Each Startify7 academy focused on a different entrepreneurial subject. The Sheffield Digital Health Academy identified entrepreneurial solutions to healthcare challenges and supported participants in pursuing their own ideas. The three winning Sheffield teams came up with digital business ideas; one to support healthcare in rural Africa, a second which is an asthma detection aid, and finally a digital microscopic aid that one of the judges commented ‘could revolutionize healthcare’.
Dr Robert Wapshott, one of Startify7’s co-investigators who supported teams at the Brussels event, commented: “Sheffield teams were awarded first, second and fourth positions in Brussels – a fantastic result which reflects very well on the successes of the digital health academy. Breathar, the asthma detection aid, took top spot so the team has been awarded a presentation slot at the European Venture Summit in December.”
Startify7 is a Horizon 2020 project from the European Commission aimed at training young future ICT entrepreneurs in Europe. It organises seven thematically focused summer academies in seven different European cities that follow a lean-training structure and emphasise strong team-building as well as learning-by-doing processes. You can follow the progress of the teams at www.startify7.eu and @startify7.
The Economist has been published since 1843. It is one of the international financial journals currently the subject of “Economics in the Public Sphere” (ECONPUBLIC) a research project funded by the EU studying the creation and dissemination of economic knowledge in the USA, UK, France, Brazil and Argentina.
On 24-25 September, University College London, the UK partner in the project, held a workshop looking forward to 175 Years of The Economist, attended by international delegates including four of the journal’s five editors from 1974 to today.
Sheffield University Management School’s Prof Josephine Maltby (pictured above, with wartime adverts relating to the research), with Janette Rutterford from the Open University, presented their paper looking at the role of The Economist 1914-1918. Its 1914 editor, Hirst, who called the war ‘the triumph of… force over reason, of brutality over humanity’ was dismissed in 1916 for being ‘distressingly pacifist’. Hartley Withers, who replaced him, advocated ‘financial heroism’ in the form of patriotic self-denial and support for the war effort in the form of War Loan and War savings. But Withers became less and less enthusiastic about government policy – he began to point out that whilst the workers were funding the war effort, the wealthy (and the companies profiting from armaments and military supplies) were having an easier time, ‘gently handled’ by British taxation policies. His criticisms can be contrasted with the tone taken in Germany, where the wartime press was consistently positive about the success of the national financial effort.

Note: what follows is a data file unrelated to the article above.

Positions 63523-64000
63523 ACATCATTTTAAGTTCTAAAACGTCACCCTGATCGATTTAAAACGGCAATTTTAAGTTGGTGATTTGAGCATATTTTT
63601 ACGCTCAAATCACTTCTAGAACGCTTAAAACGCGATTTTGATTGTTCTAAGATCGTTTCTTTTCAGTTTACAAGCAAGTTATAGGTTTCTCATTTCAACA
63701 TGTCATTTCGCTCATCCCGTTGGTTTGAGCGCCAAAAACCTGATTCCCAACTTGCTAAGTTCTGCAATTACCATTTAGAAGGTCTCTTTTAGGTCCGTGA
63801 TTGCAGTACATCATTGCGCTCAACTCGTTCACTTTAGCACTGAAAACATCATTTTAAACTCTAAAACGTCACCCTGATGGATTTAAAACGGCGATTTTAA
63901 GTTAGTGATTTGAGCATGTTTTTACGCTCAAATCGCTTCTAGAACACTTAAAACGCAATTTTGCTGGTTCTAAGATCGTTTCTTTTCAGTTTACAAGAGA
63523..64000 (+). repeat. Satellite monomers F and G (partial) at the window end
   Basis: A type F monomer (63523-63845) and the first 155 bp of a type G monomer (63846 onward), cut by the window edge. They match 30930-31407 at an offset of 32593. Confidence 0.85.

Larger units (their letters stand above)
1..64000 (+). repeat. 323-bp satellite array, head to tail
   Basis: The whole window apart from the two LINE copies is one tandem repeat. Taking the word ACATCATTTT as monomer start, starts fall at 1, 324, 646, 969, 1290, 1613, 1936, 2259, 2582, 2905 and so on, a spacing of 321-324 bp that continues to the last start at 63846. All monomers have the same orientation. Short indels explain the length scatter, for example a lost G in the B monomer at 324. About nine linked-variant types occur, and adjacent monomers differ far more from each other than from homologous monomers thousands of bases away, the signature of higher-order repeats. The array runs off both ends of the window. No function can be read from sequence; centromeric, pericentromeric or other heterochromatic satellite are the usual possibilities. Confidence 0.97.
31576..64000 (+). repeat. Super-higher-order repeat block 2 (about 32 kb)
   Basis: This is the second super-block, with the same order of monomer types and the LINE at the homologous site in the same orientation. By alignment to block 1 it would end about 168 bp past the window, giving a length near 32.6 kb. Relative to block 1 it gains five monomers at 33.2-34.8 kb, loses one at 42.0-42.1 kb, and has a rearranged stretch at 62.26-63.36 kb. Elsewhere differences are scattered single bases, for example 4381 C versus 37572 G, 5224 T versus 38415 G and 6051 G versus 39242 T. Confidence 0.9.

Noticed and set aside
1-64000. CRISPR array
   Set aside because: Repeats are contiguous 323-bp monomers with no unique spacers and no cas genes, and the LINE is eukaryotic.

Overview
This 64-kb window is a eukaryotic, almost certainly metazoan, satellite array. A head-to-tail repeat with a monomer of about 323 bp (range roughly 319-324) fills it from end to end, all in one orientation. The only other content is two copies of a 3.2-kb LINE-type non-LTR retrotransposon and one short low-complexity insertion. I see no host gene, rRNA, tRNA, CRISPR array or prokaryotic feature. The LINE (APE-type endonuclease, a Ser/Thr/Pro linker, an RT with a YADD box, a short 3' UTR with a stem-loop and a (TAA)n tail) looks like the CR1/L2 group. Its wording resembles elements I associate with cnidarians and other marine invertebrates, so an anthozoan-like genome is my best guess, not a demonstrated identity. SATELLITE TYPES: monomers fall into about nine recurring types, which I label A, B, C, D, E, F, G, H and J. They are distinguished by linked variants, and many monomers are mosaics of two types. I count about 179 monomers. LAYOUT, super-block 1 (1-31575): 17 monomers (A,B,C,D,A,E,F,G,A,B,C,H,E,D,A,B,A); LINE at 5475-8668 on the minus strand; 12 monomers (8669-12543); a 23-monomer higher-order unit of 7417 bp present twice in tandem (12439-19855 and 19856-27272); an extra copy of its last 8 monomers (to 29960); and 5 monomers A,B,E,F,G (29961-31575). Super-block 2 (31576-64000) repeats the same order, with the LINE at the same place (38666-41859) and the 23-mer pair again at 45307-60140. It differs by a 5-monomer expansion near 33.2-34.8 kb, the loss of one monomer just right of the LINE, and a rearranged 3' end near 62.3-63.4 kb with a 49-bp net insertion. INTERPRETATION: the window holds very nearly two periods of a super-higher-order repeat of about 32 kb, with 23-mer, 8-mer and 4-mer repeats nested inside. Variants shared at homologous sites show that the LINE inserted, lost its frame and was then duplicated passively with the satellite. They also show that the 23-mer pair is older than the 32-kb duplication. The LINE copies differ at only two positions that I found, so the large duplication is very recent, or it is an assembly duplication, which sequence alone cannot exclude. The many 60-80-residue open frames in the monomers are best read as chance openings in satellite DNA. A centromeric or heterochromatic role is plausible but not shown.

Feedback at the workshop was positive – Prof Maltby and her collaborator are currently building it into a revised paper which will look in more detail at the parallels and differences between British and German finance in wartime.
Dr Naoko Komori, lecturer in accounting at the Management School, has recently returned from Kobe University’s Graduate School of Business Administration where she was invited to deliver a lecture to young Japanese academics.
She presented a talk, titled ‘From Kobe to Sheffield: Developing Academic Careers in the Age of Globalisation’, to a diverse audience including doctoral students, academics from different Japanese universities, and senior professors engaging in an international entrepreneurial project.
On her trip to Kobe University, Dr Komori said: “It was an honour to talk to such a welcoming audience at one of the top three business schools in Japan.”
Her talk included the significance of develop academic career in an international context, drawing on her own working experiences both in Japan and the UK.
She also had a meeting with Professor Katsuhiko Kokubu, Dean of Kobe University’s Graduate School of Business Administration, and Professor Hirofumi Matsuo, the Director of the Strategic Entrepreneurship and Sustainability Alliance Management Initiative (SESAMI) to discuss about the possibility for building up partnership with Sheffield University Management School.
Dr Komori also received glowing feedback following her visit: “People who attended the talk were very complimentary, and it’s inspiring to learn that my work and career are considered pioneering amongst Japanese academics.”
A female associate professor who attended the talk commented: “We respect and are very impressed that Dr Komori started her academic career in the UK when publication in international academic journals was not common.”
Professor Katsuhiko Kokubu said: “We are thankful to Dr Komori for her enthusiasm in bridging the two schools, and for her talk that inspired our students to follow her path.”
For the latest publication on which her talk was based, click here.
The Institute of Work Psychology (IWP), part of the Management School, has plenty of reason to celebrate this academic year.
Ahead of the biennial conference from 21-23 June 2016, the MSc Occupational Psychology programme has celebrated its 40th anniversary. Long-standing staff, and the programme’s new cohort, joined programme founder Professor Peter Warr for a short talk about the history of the MSC Occupational Psychology and IWP in general, followed by celebratory cake.
Prof Warr’s talk covered the history and development of the field of occupational psychology in the UK, and expressed to attendees how fundamental the University of Sheffield’s Social and Applied Psychology Unit (later to become IWP) was in establishing national recognition and generations of researchers – many of whom are still at Sheffield.
In June 2016, the fifth IWP International Conference will take place, focusing on cutting-edge research and theoretical contributions from all areas of work and organisational psychology, with particular focus on the areas of work, wellbeing and performance.
Held primarily at the Management School, the team hopes to see similar success to the 2014 event where we welcomed over 200 delegates from across 36 countries.